Rock Mackie: Well, you know OnLume will take a little more I think because we have to develop, there’s less of the base technology, although, you know, you can get very nice camera systems, you know, and of course you can get nice monitors and of course the lights are available, so again we are trying to do as much as possible, but it does take a little bit more engineering, it’s not an integration task like Asto is going to be relatively quick to the market because of it’s integration, you know, OnLume they started at the same time, both of these companies by the way. OnLume has more in-house engineering to do.
Dave Kruse: Gotcha, okay. Alright.
Rock Mackie: And then the third company is the least developed. We have entered the business plan competition for this year, by the way, as has Asto. Asto didn’t put in last year, so they put in this year, so they both made it through the first cuts, and so the 3D metal printing company is called Linectra and it will be founded this year, it still hasn’t incorporated fully. It’s in gBETA, it made it into the gBETA Program, so I don’t know its association of WARF and Gener8tor.
Dave Kruse: Yeah, and Gener8tor is an accelerator in Madison and Milwaukee.
Rock Mackie: Right exactly and gBETA is kind of the short course version and the founder is interesting on this company because this is his fourth company he started. When he was a graduate student here he founded 3 other companies.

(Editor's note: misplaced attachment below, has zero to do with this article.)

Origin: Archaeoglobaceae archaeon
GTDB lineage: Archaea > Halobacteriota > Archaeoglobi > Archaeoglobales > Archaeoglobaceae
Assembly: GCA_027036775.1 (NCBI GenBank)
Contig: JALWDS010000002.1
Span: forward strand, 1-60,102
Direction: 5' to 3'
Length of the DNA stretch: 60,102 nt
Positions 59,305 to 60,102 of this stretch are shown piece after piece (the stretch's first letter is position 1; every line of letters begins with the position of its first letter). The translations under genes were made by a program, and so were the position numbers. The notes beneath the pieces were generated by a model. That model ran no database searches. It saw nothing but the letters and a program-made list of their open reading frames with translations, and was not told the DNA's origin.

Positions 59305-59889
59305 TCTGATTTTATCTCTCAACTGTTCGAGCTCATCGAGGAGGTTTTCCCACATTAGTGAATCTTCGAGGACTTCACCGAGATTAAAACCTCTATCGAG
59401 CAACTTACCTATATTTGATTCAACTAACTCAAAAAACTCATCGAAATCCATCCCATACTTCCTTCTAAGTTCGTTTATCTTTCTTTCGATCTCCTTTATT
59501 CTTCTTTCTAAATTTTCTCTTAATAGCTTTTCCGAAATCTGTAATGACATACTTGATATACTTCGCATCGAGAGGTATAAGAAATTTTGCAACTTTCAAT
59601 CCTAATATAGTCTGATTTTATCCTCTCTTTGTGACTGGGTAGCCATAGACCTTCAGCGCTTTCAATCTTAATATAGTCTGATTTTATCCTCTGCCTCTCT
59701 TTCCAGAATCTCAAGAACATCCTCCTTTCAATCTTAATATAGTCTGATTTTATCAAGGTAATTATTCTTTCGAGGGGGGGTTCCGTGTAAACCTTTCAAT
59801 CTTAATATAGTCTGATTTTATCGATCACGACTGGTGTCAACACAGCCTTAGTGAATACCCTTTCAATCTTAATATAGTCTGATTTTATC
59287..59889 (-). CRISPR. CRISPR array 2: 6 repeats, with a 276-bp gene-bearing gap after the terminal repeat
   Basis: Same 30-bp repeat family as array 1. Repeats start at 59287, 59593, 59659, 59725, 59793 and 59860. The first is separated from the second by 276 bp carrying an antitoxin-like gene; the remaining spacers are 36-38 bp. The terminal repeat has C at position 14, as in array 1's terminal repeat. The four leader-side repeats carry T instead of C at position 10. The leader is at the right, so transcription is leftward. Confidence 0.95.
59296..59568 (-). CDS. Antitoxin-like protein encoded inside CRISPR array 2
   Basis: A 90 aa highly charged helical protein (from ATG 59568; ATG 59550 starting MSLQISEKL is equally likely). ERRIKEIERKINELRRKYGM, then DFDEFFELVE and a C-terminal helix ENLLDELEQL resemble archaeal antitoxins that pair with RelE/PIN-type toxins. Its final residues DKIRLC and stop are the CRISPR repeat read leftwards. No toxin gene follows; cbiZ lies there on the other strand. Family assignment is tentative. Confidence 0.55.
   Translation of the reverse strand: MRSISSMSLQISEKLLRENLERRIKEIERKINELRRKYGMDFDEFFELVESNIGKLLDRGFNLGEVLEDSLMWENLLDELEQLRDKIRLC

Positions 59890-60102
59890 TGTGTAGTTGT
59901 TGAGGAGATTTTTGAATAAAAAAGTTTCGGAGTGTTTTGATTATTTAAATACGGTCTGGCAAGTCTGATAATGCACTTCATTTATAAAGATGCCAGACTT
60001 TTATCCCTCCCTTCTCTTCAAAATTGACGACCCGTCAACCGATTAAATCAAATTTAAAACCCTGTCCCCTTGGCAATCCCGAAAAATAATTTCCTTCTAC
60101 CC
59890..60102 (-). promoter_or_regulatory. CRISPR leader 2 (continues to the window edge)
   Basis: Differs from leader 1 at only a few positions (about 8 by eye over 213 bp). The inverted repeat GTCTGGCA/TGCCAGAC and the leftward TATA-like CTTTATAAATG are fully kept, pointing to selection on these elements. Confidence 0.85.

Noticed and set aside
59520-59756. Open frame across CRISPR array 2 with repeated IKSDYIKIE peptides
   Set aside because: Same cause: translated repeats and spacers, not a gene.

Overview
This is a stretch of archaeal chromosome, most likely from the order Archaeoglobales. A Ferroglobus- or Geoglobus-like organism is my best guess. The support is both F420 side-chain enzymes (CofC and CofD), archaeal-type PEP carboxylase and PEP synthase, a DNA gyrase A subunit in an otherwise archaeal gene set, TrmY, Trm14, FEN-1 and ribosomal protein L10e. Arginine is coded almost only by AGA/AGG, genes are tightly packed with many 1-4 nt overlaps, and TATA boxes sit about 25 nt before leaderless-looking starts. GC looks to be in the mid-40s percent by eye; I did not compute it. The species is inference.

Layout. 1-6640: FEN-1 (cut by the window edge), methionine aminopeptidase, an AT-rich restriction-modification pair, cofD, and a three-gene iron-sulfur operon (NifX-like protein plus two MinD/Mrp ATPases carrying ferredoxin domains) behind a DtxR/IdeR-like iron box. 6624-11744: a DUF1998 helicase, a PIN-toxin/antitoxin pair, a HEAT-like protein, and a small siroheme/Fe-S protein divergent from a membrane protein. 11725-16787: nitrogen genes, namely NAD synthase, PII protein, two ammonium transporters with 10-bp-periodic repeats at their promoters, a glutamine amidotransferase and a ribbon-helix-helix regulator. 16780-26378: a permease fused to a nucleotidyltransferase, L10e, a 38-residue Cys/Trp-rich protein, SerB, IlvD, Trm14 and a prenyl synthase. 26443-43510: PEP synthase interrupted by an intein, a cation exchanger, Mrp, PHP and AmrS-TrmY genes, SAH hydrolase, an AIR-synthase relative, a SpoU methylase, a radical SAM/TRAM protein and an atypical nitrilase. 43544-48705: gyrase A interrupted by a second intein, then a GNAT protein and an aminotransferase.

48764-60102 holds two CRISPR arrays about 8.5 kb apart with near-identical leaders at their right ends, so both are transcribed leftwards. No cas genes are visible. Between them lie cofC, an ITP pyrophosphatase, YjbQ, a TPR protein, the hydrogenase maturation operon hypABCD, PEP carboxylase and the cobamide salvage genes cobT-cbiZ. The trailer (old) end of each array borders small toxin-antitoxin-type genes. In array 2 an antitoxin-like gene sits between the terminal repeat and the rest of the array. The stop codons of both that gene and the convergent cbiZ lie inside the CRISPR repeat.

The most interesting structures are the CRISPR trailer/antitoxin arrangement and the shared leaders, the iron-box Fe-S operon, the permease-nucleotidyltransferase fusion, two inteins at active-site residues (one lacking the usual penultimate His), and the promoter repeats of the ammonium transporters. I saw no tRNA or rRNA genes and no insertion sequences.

Dave Kruse: Wow! He’s busy.
Rock Mackie: And doing a PhD, in fact, he will finish his PhD this summer.
Dave Kruse: Okay, who is that?
Rock Mackie: Brandon Walker.
Dave Kruse: Okay.
Rock Mackie: And, you know, Brandon is very entrepreneurial. He is one of these guys who is both good in business and good with….
Dave Kruse: Wow! Which is rare, technology.
Rock Mackie: Which is rare, right. In fact, the CEO of OnLume is also of that ilk, Adam Uselmann, again good business head, very good technical head, both very driven guys, young, aggressive, smart, focused so it’s a pleasure to mentor guys like that.
Dave Kruse: Exactly. You can be on the board and help use all your mistakes and everything you have learned and don’t do this, don’t do that.